After lunch, a highpoint of the afternoon was a dialogue about Freedom to Publish and News Media. The conversation covered the real and potential dangers of social media in the wrong hands (the White House was mentioned), how publishers around the world experience ‘freedom’ differently, and how the impulse to restrict publishing freedoms is by no means limited to ‘the usual suspect’ states. Moderator Porter Anderson reminded the audience that Donald Trump’s lawyer had gone to great lengths to prevent the released of Michael Wolff’s book Fire and Fury. The difference in that case was that the publisher had the right to resist, and published anyway.
Chair of the IPA’s Freedom to Publish Committee, Kristenn Einarsson, recounted a conversation with South African company, NB Publishers, that was about to release The President’s Keepers about Jacob Zuma. For fear of being shuttered or seeing their website attacked, the firm set countermeasures to ensure that, at the very least, the work would remain available online as a PDF. Einarsson said the message here was that not only do publishers need exceptional courage to bring such works to light, they also need a plan.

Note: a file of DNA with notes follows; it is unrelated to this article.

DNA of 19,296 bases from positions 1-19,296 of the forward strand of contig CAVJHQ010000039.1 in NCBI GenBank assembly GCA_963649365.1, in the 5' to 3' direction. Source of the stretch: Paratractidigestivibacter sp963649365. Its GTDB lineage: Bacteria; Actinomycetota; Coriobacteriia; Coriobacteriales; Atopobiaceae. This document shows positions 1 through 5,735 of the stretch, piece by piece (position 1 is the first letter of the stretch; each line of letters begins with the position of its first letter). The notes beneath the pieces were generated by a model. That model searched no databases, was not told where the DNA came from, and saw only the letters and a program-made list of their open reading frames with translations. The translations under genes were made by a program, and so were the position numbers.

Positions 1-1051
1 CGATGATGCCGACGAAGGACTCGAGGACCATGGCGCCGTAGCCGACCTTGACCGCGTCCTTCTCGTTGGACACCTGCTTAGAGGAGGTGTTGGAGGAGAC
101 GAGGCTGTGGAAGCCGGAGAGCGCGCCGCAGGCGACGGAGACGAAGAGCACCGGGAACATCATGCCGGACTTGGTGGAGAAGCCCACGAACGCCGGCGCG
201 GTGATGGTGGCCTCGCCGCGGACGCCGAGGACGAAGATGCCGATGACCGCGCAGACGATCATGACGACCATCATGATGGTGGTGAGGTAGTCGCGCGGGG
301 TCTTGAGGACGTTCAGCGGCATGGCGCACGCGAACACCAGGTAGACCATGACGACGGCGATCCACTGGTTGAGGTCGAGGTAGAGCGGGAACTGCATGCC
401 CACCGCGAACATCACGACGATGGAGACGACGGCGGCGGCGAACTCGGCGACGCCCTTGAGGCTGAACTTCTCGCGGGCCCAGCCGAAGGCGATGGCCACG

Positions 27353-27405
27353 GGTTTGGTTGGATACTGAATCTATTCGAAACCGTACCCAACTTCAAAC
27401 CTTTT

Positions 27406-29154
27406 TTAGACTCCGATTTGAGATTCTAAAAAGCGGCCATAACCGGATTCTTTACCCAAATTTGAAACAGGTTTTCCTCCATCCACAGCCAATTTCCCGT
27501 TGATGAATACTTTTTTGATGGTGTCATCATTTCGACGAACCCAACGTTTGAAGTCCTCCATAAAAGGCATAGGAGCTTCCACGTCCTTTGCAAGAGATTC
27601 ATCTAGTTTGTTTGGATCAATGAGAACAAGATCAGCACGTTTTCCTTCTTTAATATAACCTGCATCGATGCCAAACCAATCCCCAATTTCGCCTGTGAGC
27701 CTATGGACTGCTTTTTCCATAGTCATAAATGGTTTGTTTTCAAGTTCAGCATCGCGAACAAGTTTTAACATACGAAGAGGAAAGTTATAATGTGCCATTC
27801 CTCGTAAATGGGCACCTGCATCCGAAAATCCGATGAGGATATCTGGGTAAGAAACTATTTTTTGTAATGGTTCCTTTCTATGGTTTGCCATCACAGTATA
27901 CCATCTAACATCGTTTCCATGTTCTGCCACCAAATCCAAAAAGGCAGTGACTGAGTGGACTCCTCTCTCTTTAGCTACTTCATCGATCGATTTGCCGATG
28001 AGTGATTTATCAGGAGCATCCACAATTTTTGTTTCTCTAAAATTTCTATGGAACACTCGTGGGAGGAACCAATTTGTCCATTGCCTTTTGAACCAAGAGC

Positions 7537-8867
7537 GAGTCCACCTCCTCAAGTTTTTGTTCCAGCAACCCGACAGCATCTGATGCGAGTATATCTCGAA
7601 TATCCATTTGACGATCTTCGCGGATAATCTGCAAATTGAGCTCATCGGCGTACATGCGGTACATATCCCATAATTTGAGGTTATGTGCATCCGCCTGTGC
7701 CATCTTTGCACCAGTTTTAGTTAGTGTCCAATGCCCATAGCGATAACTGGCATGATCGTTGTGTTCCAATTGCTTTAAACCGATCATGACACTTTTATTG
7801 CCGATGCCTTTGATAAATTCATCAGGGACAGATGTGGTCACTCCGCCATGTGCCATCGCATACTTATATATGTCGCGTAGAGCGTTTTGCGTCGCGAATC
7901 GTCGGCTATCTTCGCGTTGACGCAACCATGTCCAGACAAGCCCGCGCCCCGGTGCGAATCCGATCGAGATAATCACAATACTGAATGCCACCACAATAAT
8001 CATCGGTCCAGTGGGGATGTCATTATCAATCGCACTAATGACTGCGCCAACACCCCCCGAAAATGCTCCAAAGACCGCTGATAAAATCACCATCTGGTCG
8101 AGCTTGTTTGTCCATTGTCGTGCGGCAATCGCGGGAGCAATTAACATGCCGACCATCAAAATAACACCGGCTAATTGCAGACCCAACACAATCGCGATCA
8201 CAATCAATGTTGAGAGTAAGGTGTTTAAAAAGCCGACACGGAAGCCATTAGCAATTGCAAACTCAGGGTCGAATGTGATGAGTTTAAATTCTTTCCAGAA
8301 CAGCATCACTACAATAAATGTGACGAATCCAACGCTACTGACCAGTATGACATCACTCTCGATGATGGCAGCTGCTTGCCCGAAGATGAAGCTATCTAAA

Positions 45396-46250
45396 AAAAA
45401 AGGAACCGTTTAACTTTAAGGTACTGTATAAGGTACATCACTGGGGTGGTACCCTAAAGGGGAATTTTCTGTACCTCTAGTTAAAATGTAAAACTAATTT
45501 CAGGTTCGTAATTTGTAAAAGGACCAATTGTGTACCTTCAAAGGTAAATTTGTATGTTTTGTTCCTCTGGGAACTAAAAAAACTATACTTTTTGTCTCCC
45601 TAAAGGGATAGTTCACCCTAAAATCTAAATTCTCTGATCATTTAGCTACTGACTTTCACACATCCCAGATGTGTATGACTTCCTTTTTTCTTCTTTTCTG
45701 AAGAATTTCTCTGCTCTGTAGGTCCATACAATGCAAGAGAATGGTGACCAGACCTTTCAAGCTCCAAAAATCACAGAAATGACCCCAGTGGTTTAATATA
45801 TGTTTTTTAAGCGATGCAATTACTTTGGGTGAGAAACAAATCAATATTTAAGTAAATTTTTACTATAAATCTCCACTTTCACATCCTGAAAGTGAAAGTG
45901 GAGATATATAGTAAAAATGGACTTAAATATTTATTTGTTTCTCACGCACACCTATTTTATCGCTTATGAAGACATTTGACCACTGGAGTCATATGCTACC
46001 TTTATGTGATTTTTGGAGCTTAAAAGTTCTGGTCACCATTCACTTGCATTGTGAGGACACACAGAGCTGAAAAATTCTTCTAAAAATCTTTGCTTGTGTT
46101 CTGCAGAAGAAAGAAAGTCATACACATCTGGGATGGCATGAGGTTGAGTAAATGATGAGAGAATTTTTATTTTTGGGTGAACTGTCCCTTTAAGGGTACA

The closing session looked at copyright, the other pillar of the IPA’s work (alongside the freedom to publish), and whether the Arab World was ready for a regional Copyright Directive to mirror the one adopted in Europe earlier in 2019. A number of Arab countries have made important national gains in this area, but whether the region as a whole is ready for a single, unifying directive is unclear.
Most participants and some in the audience made it clear that what the region needs to address its piracy woes is not more laws, but proper implementation of those already in place (including the TRIPS agreement, to which the Arab nations are signatories).
This point was picked up by Michael Healy, executive director of the Copyright Clearance Center, in the USA, who was unconvinced of the need for a single directive. Drawing a European comparison, he said the Digital Single Market (DSM) had grown out of a particular set of political, judicial and social conditions, none of which is present in the Arab World.
‘Let Arabs have Arab laws designed for Arab markets, rather than a pale imitation of the DSM,’ he said.
No question, the MENA seminar has broken new ground for the IPA, which is already planning a second iteration in Marrakesh, in December 2020. If the IPA and its Arab members (and non-members) keep up the conversations that have begun here in Amman, there’s every reason the region can change its approach to publishing and overcome the challenges of piracy, freedom to publish, copyright protection, digital technology – challenges common to publishing everywhere actually.
It turns out there is more that unites Arab publishers and their peers around the world than divides them.